But, use ofthe computers for private consulting projects without payment of the universityis clearly improper.In business it is the similar. Management often looks the other waywhen employees play computer games or generate a Snoopy calendar. But, if thisbecomes excessive the employees is stealing work time. And computers can onlyprocess only so many tasks at once. Although considered less severe than othercomputer crimes such activities can represent a major business loss.”While most attention is currently being given to the criminal aspectsof computer abuses, it is likely that civil action will have an equallyimportant effect on long term security problems.”(Alexander, V119)The issueof computer crimes draw attention to the civil or liability aspects in computingenvironments.

In the future there may tend to be more individual and classaction suits.CONCLUSIONComputer crimes are fast and growing because the evolution of technologyis fast, but the evolution of law is slow. While a variety of states havepassed legislation relating to computer crime, the situation is a nationalproblem that requires a national solution.

Controls can be instituted withinindustries to prevent such crimes.Protection measures such as hardwareidentification, access controls software and disconnecting critical bankapplications should be devised. However, computers don’t commit crimes; peopledo. The perpetrator’s best advantage is ignorance on the part of thoseprotecting the system.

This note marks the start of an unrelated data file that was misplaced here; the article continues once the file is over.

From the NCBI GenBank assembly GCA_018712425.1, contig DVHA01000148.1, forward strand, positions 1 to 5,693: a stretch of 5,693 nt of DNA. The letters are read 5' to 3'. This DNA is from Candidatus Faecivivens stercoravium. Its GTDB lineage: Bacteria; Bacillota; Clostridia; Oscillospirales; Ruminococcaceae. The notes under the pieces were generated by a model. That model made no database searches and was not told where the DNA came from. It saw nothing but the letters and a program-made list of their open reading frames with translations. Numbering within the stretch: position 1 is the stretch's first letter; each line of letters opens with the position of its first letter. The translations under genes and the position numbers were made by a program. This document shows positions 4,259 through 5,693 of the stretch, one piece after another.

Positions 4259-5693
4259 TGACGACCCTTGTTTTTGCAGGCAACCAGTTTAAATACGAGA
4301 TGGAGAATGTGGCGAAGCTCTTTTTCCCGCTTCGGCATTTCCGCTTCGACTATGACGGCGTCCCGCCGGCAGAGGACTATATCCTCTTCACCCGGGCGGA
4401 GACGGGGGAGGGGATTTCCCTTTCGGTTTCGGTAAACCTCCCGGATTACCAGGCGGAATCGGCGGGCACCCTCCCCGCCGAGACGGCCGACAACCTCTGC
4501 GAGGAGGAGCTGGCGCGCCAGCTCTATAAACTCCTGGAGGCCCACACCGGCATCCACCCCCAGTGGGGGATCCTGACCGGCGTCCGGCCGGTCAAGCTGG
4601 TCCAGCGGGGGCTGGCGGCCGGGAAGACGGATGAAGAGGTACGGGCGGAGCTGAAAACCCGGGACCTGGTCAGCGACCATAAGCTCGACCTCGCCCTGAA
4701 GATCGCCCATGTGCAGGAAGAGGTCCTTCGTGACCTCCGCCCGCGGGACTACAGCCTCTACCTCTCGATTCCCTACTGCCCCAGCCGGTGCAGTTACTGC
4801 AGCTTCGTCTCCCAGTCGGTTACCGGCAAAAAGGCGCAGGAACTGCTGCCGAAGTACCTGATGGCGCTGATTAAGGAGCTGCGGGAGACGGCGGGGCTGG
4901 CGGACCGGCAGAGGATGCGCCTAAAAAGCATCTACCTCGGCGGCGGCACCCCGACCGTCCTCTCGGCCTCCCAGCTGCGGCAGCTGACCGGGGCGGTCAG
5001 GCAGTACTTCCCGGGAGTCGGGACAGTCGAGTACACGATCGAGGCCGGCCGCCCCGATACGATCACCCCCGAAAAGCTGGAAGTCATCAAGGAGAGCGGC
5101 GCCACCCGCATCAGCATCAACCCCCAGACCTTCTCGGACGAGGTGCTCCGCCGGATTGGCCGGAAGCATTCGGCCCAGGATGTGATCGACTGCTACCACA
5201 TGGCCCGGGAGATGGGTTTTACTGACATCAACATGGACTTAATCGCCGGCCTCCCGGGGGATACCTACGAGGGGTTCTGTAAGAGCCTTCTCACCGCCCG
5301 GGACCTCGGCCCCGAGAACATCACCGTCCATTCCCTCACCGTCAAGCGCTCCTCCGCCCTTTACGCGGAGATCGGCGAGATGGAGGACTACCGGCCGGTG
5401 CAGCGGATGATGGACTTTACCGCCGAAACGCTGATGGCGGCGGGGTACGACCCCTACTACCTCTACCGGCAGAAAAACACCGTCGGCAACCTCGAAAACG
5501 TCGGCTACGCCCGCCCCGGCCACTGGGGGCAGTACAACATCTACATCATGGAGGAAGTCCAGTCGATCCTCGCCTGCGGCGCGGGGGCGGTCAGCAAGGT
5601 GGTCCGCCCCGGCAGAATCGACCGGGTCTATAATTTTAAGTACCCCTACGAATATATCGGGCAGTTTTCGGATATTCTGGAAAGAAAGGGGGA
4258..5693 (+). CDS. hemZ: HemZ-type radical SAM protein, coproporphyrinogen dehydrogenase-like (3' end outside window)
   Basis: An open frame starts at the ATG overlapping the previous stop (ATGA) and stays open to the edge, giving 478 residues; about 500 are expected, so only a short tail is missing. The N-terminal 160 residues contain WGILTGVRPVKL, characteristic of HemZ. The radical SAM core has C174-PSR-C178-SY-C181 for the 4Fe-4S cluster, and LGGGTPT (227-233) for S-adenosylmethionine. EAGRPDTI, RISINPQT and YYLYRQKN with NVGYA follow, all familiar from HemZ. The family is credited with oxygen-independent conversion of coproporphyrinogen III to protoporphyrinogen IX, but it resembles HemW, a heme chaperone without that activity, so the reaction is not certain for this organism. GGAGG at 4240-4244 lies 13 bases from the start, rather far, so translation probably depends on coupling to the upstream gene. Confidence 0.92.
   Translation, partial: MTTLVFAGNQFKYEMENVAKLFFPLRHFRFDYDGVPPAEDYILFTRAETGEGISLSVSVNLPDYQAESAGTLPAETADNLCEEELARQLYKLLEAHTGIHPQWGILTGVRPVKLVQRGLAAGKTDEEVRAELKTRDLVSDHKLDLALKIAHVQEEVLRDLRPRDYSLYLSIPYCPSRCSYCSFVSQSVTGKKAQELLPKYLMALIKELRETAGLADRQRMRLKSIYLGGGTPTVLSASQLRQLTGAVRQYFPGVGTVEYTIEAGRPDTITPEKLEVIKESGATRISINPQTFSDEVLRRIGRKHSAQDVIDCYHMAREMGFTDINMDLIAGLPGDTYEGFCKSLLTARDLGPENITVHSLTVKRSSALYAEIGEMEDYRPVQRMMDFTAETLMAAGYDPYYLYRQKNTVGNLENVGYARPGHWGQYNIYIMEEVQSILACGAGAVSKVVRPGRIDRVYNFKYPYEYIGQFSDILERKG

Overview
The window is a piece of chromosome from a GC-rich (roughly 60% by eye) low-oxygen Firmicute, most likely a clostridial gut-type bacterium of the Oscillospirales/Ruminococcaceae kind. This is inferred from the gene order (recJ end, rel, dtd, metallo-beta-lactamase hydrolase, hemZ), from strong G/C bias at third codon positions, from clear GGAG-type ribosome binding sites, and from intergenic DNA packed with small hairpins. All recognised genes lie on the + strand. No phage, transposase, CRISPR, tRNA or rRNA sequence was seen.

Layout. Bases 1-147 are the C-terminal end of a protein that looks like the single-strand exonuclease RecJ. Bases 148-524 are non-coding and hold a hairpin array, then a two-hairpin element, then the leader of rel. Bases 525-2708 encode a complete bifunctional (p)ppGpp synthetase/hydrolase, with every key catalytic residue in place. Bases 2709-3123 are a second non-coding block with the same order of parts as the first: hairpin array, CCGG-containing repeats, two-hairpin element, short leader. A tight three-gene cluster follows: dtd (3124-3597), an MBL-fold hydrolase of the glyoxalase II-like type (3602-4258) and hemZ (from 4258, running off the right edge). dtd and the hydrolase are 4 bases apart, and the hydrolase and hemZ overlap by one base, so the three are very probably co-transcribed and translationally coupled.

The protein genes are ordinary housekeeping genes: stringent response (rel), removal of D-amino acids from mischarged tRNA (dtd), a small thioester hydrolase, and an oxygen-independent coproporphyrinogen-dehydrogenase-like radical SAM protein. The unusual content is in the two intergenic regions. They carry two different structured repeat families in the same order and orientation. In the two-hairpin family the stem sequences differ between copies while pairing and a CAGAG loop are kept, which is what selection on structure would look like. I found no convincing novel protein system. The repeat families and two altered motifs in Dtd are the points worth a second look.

Proper internal controls reduce the opportunity forfraud.BIBLIOGRAPHYAlexander, Charles, “Crackdown on Computer Capers,”Time, Feb. 8, 1982, V119.Ball, Leslie D.

, “Computer Crime,” Technology Review,April 1982, V85.Blumenthal,R. “Going Undercover in the Computer Underworld”.

New York Times, Jan. 26, 1993, B, 1:2.Carley, W. “As Computers Flip, People Lose Grip in Saga of Sabatoge at Printing Firm”. Wall Street Journal, Aug.27, 1992, A, 1:1.Carley, W. “In-House Hackers: Rigging Computers for Fraud or Malice Is Often an Inside Job”.

Wall Street Journal,Aug 27, 1992, A, 7:5.Markoff, J. “Hackers Indicted on Spy Charges”.

New York Times, Dec. 8, 1992, B, 13:1.Finn, Nancy and Peter, “Don’t Rely on the Law to Stop Computer Crime,” Computer World, Dec. 19, 1984, V18.Phrack Magazine issues 1-46. Compiled by Knight Lightning and Phiber Optik.

Shannon, L R. “THe Happy Hacker”. New York Times, Mar. 21, 1993, 7, 16:2.Sharp, B. “The Hacker Crackdown”. New York Times, Dec.

20, 1992, 7, 18:3.Sullivan, D. “U.S.

Charges Young Hackers”. New York Times, Nov. 15, 1992, 1, 40:4.2600: The Hacker Quarterly. Issues Summer 92-Spring 93.

Compiled by Emmanuel Goldstein.